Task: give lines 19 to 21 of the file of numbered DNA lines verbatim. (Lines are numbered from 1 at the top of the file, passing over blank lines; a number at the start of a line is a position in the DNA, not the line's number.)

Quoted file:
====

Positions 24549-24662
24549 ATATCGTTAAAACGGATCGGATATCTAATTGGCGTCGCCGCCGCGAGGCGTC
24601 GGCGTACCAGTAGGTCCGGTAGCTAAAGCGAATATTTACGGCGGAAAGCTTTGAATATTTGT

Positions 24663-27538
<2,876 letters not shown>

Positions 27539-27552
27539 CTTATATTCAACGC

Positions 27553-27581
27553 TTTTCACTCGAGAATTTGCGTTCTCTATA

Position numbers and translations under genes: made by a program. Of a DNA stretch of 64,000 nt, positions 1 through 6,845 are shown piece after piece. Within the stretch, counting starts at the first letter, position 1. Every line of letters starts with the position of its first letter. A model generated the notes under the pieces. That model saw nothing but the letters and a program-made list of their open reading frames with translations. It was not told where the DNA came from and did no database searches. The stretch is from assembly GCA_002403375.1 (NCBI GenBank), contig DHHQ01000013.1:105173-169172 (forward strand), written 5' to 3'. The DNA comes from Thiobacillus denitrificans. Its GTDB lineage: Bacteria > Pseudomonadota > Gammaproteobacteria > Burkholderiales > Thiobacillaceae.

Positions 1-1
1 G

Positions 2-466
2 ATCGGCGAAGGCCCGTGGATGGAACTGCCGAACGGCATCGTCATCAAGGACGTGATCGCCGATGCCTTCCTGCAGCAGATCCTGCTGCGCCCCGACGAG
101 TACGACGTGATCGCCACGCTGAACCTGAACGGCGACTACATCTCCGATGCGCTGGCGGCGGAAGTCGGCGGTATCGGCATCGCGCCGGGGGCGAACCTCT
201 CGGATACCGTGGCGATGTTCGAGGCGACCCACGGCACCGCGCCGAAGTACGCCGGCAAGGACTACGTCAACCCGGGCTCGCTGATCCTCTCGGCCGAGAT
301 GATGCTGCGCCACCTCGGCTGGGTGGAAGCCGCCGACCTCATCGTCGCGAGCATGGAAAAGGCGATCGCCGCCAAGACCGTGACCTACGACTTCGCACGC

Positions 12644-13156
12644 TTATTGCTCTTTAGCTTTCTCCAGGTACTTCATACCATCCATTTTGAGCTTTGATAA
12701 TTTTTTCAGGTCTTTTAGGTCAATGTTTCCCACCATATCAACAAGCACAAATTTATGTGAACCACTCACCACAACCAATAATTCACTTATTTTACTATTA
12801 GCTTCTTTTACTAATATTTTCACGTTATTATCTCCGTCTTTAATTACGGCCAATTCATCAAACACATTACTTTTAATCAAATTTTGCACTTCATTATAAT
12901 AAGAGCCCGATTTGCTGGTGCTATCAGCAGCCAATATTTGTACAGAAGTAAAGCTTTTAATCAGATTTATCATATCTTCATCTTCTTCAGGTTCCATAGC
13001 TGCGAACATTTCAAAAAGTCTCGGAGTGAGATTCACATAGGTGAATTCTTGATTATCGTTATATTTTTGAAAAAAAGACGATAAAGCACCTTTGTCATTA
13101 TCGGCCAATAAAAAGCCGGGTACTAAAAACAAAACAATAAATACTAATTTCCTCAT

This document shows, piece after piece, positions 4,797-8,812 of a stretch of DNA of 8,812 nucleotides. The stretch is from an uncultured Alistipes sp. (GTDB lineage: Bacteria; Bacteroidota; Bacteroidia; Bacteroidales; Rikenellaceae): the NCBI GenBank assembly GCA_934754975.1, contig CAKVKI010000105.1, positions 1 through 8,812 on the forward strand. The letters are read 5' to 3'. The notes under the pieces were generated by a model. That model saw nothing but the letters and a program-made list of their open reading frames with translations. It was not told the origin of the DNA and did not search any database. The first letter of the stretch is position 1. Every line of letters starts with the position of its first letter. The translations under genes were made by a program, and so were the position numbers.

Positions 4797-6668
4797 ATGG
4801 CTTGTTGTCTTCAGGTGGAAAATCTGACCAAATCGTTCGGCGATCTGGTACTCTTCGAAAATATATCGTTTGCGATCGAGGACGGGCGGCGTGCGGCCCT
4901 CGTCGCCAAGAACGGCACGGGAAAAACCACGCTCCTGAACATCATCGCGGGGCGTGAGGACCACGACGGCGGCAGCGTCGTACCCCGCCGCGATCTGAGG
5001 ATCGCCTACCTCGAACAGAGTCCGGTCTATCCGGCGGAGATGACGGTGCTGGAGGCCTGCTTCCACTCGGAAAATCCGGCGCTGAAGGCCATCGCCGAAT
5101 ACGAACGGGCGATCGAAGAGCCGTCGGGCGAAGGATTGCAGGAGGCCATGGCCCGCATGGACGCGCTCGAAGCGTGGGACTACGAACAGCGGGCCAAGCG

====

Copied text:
12644 TTATTGCTCTTTAGCTTTCTCCAGGTACTTCATACCATCCATTTTGAGCTTTGATAA
12701 TTTTTTCAGGTCTTTTAGGTCAATGTTTCCCACCATATCAACAAGCACAAATTTATGTGAACCACTCACCACAACCAATAATTCACTTATTTTACTATTA
12801 GCTTCTTTTACTAATATTTTCACGTTATTATCTCCGTCTTTAATTACGGCCAATTCATCAAACACATTACTTTTAATCAAATTTTGCACTTCATTATAAT